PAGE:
The aggressive actions helped build a floor under the most severe economic collapse since the Great Depression, many economists agree. Yet the president’s policies have not ignited anything close to the robust jobs growth needed to overcome the huge losses the downturn caused.
Since the economy emerged from the deep recession in June 2009, employers have added an average of 87,000 jobs a month, according to the latest government figures. That is not quite enough to keep pace with the normal growth in the labor force, let alone significantly reduce the unemployment rate.
Overall, the economy has just over 1 million more jobs than it did in February 2009, Obama’s first full month in office, according to the Bureau of Labor Statistics.
The tepid pace of job creation is perhaps the president’s biggest political vulnerability as his reelection campaign enters its final weeks. The unemployment rate was stuck above 8 percent for 43 consecutive months before falling to 7.8 percent in September. And nearly 5 million Americans have been out of work for six months or more.
With the economy struggling through one of the weakest recoveries on record and employers adding jobs at a slower pace than a year ago, projections are that the nation’s unemployment rate will not return to normal levels for years to come.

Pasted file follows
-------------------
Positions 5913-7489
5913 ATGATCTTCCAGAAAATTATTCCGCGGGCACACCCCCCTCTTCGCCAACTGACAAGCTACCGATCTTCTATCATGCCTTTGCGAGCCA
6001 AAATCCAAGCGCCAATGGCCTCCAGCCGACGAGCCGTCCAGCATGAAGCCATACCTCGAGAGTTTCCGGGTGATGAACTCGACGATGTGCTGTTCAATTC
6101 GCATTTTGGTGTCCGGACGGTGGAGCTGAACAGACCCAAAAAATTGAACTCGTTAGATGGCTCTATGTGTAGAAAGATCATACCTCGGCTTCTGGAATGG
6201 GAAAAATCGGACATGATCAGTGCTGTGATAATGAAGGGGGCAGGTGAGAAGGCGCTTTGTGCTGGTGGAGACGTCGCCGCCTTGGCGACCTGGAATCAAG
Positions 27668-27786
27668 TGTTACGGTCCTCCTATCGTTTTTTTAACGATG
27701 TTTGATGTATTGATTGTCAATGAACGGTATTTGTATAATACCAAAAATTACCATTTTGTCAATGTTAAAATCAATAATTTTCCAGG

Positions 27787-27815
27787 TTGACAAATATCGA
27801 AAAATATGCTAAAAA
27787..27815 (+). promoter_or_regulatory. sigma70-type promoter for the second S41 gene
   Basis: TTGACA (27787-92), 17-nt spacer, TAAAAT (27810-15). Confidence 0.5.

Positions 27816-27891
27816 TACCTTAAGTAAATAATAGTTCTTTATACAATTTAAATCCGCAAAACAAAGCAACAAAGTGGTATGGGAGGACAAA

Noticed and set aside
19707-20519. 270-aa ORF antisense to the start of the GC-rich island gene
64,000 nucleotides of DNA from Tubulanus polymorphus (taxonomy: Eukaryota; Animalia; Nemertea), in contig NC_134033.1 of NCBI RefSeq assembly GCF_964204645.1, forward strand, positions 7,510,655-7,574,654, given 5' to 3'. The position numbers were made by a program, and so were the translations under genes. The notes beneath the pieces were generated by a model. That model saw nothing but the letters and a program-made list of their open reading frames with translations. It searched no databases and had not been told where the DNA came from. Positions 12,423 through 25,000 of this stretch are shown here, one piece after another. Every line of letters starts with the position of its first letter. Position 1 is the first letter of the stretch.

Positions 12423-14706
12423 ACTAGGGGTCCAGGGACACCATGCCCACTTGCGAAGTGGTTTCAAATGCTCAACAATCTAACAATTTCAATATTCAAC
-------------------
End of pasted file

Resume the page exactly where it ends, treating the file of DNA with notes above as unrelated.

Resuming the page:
A ‘feeble’ recovery
Analysts say the persistent high level of joblessness is a prime factor in the income and wealth declines that have continued
for most Americans, even after the recession. Obama, who came into office promising to bolster the middle class and reduce inequality, has presided over a turbulent economy that has done neither.
While big business has experienced record profits in recent years, and the stock market is approaching its pre-recession peak, the share of people employed or looking for work has fallen to its lowest level in decades, according to the Labor Department.
“This was not a normal recession. It was a credit crisis that left many people deep in debt, and the economy was dropping like a rock when the president took office,” said Steven C. Kyle, a Cornell University economics professor. “His policies have addressed the dropping-like-a rock part. But the recovery has been much slower than anyone would like. It has been as feeble as the most feeble recoveries we have seen.”
On the stump, the president acknowledges that the job market is far from strong. But he also notes that his early policies helped repair an economy that shed 818,000 jobs in the month he took office.
“I think the American public accepts that those measures were necessary, and they were important in helping us avoid another depression,” said Brian Deese, an Obama economic adviser. “I think the challenge is that those measures are not sufficient and that we are not anywhere near where we need to be, which is why the president has been pushing Congress on a host of other jobs measures.”